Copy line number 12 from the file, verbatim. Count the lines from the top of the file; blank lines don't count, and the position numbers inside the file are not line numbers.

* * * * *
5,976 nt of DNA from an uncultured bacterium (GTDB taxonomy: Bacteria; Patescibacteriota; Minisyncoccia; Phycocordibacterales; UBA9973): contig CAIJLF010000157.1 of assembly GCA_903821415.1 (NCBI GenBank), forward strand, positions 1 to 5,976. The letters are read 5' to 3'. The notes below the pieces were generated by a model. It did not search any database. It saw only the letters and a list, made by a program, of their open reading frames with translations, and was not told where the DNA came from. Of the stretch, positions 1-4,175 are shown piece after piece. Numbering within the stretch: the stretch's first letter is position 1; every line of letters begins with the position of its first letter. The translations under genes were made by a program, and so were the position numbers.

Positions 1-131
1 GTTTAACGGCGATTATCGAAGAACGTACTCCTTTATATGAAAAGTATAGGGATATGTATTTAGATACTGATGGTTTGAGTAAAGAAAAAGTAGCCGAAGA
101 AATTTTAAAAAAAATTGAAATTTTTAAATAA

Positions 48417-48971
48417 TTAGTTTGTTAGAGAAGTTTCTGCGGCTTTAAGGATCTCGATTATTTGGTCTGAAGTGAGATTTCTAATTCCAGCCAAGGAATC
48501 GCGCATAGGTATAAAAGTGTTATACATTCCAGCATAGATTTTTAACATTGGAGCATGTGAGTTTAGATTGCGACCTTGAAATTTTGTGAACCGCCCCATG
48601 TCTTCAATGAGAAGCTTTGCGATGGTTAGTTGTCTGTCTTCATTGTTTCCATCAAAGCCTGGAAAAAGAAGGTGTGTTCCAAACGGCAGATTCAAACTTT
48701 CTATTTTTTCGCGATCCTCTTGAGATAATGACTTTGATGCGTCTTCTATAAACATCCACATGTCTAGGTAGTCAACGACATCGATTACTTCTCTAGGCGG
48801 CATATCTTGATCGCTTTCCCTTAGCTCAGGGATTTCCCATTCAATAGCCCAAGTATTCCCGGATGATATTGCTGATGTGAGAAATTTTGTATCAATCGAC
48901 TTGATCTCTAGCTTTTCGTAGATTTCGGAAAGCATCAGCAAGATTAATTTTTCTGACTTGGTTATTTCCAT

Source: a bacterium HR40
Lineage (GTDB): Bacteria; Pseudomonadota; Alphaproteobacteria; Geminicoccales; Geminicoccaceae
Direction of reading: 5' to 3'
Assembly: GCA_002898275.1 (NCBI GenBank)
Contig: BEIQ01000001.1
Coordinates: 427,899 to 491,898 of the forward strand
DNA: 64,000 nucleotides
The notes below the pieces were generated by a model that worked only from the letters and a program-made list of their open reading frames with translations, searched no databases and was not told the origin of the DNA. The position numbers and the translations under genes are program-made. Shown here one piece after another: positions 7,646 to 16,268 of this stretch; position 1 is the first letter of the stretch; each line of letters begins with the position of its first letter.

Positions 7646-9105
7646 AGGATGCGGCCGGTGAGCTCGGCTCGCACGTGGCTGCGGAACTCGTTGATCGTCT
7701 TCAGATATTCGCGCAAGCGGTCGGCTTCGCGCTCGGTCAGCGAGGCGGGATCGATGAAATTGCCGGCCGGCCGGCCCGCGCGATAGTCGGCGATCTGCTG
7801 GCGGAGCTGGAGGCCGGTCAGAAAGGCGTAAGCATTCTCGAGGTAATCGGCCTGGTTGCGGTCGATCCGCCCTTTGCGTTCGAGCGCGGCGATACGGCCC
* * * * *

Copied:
Source: a bacterium HR40